Copycat Suicide: Does Talking About Suicide Increases its Rates?
In 1774, Johann Wolfgang von Goethe wrote The Sorrows of Young Werther, a loosely autobiographical epistolary novel that generated an overnight fascination. Once unknown, Goethe had now become hugely famous and the novel started a copycat culture called The Werther Fever, a fanatical behaviour where young European men dressed in Werther’s signature clothing as described in the novel, and a perfume called Eau De Werther was produced.
But the effects of this phenomenon were not limited to harmless behaviours. This novel had also led to the first known examples of copycat suicides. The story, revolving around unrequited love, ends with the protagonist taking his own life after realizing there is no other way to escape that love triangle except for death. Soon after its publication, young men started to mimic Werther’s suicide by dressing up in the same clothes, and using similar pistols. Many times, the book was even found at the scene. This resulted in the book being banned from several places, and the appearance of The Werther Effect to label copycat suicides.
Coined by David Phillips, The Werther Effect means a triggering increase in suicide rates, generally carried out in the same manner as the reported suicide. After conducting several studies, Phillips concluded that: “Hearing about a suicide seems to make those who are vulnerable feel they have permission to do it.” He also found that publicized suicides increased the suicide rate for the next month by about 2 percent on average. And that of a famous person even worse; the rate rose by 12% after Marilyn Monroe’s death.
Media and Suicide.
The media is found guilty of copycat suicides in most situations. The extreme publicity and glorified portrayal of suicide on television more often than not lead to increases in suicide rates, especially within groups of the same age in the reported cases. After the graphic depiction of the protagonist’s suicide in the Netflix show 13 Reasons Why, experts warned of a surge in copycat suicides, that unfortunately had later come true. After the show aired in March, a study conducted in April of the same year showed that there was an increase of 29% in suicide rates in America alone. The story of this family is one example.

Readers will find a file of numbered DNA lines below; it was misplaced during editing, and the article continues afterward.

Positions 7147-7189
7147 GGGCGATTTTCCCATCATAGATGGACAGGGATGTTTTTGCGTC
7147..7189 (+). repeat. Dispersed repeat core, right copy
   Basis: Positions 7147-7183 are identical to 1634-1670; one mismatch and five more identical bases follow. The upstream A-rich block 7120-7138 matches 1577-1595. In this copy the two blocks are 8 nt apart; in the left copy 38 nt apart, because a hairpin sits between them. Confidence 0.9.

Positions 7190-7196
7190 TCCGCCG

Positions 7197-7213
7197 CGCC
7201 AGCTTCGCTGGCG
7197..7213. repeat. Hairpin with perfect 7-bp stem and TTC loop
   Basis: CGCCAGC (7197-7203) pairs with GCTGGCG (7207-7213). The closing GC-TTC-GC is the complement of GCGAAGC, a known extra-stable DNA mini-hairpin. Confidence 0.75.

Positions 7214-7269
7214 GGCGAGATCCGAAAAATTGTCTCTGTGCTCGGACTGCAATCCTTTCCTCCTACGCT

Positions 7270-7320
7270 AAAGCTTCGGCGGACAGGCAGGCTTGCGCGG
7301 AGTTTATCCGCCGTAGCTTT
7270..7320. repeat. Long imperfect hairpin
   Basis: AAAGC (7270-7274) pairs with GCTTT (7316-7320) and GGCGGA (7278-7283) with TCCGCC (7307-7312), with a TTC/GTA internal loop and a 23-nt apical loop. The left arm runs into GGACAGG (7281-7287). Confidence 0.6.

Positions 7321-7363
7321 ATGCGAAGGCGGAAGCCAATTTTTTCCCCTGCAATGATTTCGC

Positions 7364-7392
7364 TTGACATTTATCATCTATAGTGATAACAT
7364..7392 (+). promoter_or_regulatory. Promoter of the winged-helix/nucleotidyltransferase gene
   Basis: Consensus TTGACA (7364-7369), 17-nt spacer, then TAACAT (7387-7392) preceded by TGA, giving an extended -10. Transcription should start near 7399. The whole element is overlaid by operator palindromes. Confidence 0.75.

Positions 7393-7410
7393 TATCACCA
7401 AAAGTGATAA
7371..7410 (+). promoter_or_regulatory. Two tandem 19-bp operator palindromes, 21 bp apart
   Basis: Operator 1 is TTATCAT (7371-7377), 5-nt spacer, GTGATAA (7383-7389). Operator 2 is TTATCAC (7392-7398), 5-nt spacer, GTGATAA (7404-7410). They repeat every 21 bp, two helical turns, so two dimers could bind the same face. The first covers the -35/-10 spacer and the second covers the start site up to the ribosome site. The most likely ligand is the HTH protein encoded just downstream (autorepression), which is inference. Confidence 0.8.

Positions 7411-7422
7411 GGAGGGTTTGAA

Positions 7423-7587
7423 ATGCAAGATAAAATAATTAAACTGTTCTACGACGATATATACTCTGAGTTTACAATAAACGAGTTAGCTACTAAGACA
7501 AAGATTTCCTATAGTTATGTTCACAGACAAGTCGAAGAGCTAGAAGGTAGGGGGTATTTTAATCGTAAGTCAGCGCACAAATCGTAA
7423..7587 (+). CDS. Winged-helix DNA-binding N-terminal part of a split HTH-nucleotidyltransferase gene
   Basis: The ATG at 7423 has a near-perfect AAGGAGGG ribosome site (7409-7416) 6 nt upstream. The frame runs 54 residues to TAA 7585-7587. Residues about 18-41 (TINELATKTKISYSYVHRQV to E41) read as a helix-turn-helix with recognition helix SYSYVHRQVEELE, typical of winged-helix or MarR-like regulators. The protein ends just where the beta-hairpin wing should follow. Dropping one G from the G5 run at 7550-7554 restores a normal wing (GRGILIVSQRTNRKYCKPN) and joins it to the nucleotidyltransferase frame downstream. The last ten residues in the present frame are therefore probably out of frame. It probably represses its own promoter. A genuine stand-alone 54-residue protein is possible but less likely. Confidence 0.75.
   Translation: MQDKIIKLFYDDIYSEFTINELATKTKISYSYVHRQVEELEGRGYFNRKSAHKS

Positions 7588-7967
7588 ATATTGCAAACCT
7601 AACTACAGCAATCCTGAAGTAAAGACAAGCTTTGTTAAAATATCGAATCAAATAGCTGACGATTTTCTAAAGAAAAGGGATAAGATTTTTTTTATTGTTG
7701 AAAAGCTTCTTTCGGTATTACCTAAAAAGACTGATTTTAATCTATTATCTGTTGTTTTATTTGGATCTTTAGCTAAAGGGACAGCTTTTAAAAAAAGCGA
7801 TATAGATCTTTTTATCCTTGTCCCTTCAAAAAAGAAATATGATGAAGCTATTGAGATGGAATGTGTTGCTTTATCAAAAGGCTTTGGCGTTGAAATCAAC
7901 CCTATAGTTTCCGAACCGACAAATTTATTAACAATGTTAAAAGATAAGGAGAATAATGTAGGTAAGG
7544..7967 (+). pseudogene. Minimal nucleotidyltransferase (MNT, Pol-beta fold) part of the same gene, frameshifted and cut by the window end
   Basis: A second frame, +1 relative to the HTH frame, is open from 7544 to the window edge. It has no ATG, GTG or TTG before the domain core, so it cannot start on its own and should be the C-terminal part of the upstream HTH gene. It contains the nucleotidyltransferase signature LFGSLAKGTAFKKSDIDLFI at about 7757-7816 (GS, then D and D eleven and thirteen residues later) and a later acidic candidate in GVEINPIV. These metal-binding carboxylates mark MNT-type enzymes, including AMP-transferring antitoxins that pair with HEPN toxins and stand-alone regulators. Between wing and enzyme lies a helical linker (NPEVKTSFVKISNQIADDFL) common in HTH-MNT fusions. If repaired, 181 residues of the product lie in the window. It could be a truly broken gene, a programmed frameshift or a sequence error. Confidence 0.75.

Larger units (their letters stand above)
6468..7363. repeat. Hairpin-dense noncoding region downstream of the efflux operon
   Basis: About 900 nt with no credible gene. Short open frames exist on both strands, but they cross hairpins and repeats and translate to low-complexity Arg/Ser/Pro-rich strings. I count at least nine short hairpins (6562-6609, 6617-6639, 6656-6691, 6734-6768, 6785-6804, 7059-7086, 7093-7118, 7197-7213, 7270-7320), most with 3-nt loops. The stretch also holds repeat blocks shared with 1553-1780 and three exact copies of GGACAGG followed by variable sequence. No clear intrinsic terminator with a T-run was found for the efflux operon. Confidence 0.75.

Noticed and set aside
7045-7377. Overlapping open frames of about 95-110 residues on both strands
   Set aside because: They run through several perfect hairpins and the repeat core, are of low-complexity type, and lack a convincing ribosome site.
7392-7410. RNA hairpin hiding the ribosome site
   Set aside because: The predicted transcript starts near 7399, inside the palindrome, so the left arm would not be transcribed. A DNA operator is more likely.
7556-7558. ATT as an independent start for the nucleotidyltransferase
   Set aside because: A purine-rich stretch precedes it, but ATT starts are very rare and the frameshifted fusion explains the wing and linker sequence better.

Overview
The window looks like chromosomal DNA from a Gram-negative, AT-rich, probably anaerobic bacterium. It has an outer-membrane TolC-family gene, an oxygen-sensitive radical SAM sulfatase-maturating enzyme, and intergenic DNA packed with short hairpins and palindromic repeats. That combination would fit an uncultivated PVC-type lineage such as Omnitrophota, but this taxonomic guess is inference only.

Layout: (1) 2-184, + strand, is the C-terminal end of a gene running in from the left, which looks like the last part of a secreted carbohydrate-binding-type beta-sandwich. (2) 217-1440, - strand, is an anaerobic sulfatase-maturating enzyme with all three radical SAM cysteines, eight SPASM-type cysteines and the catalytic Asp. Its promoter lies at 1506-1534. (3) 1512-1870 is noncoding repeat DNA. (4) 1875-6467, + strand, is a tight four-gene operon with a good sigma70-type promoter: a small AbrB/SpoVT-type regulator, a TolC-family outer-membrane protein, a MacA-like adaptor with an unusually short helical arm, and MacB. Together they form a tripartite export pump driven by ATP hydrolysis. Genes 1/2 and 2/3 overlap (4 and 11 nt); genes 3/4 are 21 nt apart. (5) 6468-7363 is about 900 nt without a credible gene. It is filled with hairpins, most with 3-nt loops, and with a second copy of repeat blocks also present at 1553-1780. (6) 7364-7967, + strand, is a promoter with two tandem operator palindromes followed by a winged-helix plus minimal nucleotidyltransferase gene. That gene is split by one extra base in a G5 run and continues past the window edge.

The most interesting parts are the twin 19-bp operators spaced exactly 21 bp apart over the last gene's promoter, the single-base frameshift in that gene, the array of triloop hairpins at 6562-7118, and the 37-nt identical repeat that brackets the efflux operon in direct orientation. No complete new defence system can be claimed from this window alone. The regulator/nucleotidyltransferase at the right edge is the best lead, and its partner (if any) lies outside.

That link, however, is correlational. Although the show is associated with the sudden spike in rates, it does not prove cause and effect. That is where health experts draw the line between shying away from conversations about suicide (in fear that they cause the Werther Effect) and initiating them in a responsible manner that brings awareness to mental health instead.
The Papageno Effect.
This is where the Papageno Effect comes into play. It is named after a character in Mozart’s opera The Magic Flute, who was contemplating death while in despair until three characters appear and convince him that there are other solutions to his problem. Papageno being advised not to take his own life, parallels the different reaction media could have on vulnerable individuals when discussing suicide.
When reports about suicide are carried out responsibly, the results are positive. Talking about suicide in ways that normalize seeking help, and encouraging mental health conversations generate the Papageno effect of a reality where individuals are not afraid to speak, and reach out for the support they need, without being looked down from society.
Author: Nour Nachoua Nait Ali.